According to the ASPCA, approximately 3.4 million cats enter animal shelters every year. Though many of the cats that are rehomed are kittens or young cats, senior cats very often never find a new forever home. Adopting an older cat occasionally comes with some challenges, but those are easily outweighed by the love and companionship senior cat adoption offers. Here's a true-life story of one pet parent's experience adopting an older cat.
Melissa and Clive
The idea of senior cat adoption came to Melissa after she spent time volunteering for the MSPCA. "As time went on, I noticed that more and more kittens and younger adult cats were being adopted daily, while the senior cats spent more time at the shelter," she says. There are many reasons why younger animals are adopted quickly. They're cute, cuddly, and expected to have a long life ahead of them. However, older cats have some perks too. They're often house trained, calmer, and looking for love and attention.
Melissa loved volunteering and knew she wanted to bring home one of the cats, but first, she needed to consult with her partner. "I had spent time with many cats during my service—my job was to write personality descriptions for each kitty—but I was drawn to Clive right away. His previous owners had declawed and surrendered him and his brother who was somehow adopted first." So, she says, "I finally convinced my now-husband that it was time to adopt and bring a cat into our home."
So, one day, the pair took a trip together to see if they could agree on one. Melissa says, "At the shelter, he also immediately noticed Clive, sitting calmly in the 'social' room with other fellow cats who were not vicious or shy. 'What about this guy?' he asked me. I smiled because I had been hoping he'd choose Clive."
One reason people may be hesitant to adopt a senior cat is that they fear the costs will be higher than bringing home a kitten. In some cases, older cats need more frequent attention from their veterinarian, but that shouldn't be a deterrent to adopting an older cat. Melissa says, "The MSPCA gave us a discounted senior adoption fee, but immediately warned us that due to his older age (10 years), he needed dental extractions, which would cost hundreds of dollars. They also mentioned that he might encounter other health issues sooner than later. This had previously turned off other potential adopters."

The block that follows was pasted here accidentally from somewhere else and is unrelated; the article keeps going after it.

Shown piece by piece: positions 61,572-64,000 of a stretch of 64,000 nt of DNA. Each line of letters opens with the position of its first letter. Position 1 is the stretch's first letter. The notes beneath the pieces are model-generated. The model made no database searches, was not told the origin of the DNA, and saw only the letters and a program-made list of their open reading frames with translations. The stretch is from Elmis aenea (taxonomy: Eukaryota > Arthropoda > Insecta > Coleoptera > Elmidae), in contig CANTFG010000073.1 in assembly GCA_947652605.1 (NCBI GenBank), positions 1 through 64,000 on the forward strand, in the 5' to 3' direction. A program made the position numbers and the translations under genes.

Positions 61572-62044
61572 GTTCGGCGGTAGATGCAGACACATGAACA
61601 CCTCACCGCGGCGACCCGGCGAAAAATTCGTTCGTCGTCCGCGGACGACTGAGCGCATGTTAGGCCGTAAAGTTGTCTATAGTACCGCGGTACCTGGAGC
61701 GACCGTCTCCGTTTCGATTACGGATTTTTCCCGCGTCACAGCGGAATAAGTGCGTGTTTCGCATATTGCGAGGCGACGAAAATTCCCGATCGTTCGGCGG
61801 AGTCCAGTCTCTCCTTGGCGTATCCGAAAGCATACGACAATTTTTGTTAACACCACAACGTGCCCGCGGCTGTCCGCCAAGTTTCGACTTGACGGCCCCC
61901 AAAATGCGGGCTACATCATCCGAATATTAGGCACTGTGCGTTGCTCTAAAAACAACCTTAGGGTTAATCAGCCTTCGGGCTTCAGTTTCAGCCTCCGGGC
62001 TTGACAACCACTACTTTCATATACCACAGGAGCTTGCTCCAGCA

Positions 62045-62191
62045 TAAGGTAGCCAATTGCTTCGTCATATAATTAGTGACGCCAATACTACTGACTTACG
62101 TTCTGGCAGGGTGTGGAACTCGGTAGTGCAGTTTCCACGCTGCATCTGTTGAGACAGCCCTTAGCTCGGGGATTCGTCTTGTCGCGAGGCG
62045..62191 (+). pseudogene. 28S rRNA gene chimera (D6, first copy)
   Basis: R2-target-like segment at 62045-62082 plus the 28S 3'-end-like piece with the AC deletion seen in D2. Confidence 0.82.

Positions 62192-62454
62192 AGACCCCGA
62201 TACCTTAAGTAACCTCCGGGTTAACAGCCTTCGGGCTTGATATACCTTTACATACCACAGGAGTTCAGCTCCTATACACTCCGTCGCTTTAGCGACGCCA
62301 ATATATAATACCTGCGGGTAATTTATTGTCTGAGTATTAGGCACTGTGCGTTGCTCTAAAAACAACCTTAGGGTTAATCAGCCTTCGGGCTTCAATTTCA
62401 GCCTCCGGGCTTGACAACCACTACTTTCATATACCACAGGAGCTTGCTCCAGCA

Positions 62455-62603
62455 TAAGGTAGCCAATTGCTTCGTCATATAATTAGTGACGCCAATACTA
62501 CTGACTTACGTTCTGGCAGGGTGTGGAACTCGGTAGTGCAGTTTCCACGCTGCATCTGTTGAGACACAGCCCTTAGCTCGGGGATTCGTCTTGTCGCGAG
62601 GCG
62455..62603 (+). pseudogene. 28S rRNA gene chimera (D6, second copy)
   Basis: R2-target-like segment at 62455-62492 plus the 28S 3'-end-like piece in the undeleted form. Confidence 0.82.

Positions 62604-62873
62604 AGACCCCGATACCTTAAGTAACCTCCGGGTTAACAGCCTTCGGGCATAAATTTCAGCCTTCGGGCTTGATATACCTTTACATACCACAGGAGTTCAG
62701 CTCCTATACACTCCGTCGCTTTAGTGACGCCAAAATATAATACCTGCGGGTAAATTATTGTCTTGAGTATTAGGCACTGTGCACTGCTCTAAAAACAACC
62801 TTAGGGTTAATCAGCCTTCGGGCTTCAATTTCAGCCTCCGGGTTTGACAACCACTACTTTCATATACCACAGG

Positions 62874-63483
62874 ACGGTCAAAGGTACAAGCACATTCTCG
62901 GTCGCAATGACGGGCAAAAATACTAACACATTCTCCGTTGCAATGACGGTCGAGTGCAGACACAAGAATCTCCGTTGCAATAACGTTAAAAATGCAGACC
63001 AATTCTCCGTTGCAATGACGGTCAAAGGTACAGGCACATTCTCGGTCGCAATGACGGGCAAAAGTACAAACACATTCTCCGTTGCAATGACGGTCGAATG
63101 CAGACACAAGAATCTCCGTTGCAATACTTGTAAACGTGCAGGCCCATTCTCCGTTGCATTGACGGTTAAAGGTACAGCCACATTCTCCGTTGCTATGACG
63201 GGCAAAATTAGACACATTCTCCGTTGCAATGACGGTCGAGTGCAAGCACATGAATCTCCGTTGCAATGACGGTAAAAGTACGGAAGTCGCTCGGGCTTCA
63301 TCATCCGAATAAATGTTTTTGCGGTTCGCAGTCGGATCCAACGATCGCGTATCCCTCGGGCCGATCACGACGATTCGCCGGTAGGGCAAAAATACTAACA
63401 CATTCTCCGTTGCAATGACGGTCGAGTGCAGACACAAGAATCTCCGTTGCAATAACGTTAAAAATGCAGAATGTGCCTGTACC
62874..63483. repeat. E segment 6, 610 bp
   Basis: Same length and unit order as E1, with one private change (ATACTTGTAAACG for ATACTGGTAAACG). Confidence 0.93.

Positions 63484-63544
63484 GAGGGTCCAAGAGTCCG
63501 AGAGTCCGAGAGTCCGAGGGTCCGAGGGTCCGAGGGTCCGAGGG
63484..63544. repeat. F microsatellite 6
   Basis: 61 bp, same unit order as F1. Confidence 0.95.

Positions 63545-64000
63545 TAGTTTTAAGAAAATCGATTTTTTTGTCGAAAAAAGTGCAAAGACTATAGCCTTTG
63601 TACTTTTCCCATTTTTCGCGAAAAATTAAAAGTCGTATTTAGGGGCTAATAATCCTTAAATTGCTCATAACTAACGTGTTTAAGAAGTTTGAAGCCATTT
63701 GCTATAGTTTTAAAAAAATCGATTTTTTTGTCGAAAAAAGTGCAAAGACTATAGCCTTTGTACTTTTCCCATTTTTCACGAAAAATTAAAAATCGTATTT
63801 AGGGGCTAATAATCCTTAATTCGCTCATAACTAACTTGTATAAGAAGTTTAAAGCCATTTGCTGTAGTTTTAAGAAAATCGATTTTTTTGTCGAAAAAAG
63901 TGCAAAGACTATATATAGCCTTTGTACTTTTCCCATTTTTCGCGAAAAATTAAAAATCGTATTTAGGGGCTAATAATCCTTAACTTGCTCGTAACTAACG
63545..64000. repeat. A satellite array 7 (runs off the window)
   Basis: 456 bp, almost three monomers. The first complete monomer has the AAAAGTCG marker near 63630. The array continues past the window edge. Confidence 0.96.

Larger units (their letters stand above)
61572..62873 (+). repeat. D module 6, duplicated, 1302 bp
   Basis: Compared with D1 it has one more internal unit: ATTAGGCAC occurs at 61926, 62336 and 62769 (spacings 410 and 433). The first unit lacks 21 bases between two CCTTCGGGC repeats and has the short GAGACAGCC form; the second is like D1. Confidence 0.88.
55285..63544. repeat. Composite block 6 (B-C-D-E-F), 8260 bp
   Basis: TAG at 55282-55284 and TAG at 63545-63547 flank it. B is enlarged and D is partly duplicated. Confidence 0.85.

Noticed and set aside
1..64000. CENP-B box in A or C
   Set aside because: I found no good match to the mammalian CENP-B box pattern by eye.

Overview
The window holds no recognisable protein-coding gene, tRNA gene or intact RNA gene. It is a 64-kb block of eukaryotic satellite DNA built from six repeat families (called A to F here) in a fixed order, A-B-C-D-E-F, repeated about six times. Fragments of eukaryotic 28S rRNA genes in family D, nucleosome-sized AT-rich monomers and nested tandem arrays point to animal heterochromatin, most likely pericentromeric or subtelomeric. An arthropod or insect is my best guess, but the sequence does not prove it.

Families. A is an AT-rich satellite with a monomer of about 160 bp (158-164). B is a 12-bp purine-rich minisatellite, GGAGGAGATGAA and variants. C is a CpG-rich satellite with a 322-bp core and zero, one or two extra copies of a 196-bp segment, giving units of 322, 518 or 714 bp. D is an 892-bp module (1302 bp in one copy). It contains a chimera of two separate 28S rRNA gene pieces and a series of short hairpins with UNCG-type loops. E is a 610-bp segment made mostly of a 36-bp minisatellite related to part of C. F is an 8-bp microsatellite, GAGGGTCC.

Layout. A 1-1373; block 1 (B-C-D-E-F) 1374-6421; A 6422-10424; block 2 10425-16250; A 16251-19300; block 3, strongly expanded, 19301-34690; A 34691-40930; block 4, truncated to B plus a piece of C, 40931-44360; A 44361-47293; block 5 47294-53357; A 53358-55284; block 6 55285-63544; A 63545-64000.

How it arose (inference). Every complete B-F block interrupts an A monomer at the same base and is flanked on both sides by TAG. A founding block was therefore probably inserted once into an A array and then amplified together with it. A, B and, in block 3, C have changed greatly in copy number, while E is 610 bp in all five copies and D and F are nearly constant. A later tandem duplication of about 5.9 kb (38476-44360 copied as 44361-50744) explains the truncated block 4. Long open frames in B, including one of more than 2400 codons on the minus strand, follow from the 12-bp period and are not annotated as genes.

The couple decided that while the monetary investment may be immediately higher, the relationship they'd build with Clive would be worth every penny. "Despite his dental issues, which were fixed, Clive has been quite healthy and low-maintenance, even now at 13 years old."
And life for the happy family is great! Melissa says, "I love that he is a 'mature gentleman' rather than a hyper kitten because he is the most relaxed and social cat I have ever met! I've had cats previously, but neither of them were as affectionate as Clive, who has no fear of humans, other cats or dogs. Even our friends who are not 'cat people' absolutely love Clive! His main priority is simply cuddling with anyone and everyone as much as possible."
The bond between a cat and his human is strong, and Melissa and Clive are no different. "I could not imagine living without him," Melissa says, "adopting a senior cat was the best decision we ever made."
She also has advice for anyone considering adopting an older cat: "Please don't discount a senior pet simply based on their age. They still have plenty of energy and lots of love to give! They are also ideal pets to bring in to your home if you are looking for a calmer, lower-maintenance lifestyle."
So if you're in the market to adopt a cat, make sure to spend some time with some of the older cats in the shelter. You might just find out that what you really want is companionship, something that older cats certainly have a lot left to offer. And if you want to keep their energy up throughout their older years, consider purchasing a cat food like Hill's™ Science Diet™
Youthful Vitality. Youthful Vitality cat food is specifically formulated to fight the effects of aging and keep your cat feeling active, energetic, and mobile throughout her older years.
Erin Ollila is a pet enthusiast who believes in the power of words and how a message can inform–and even transform–its intended audience. Her writing can be found all over the internet and in print. Reach out to her on Twitter @ReinventingErin or learn more about her at http://erinollila.com.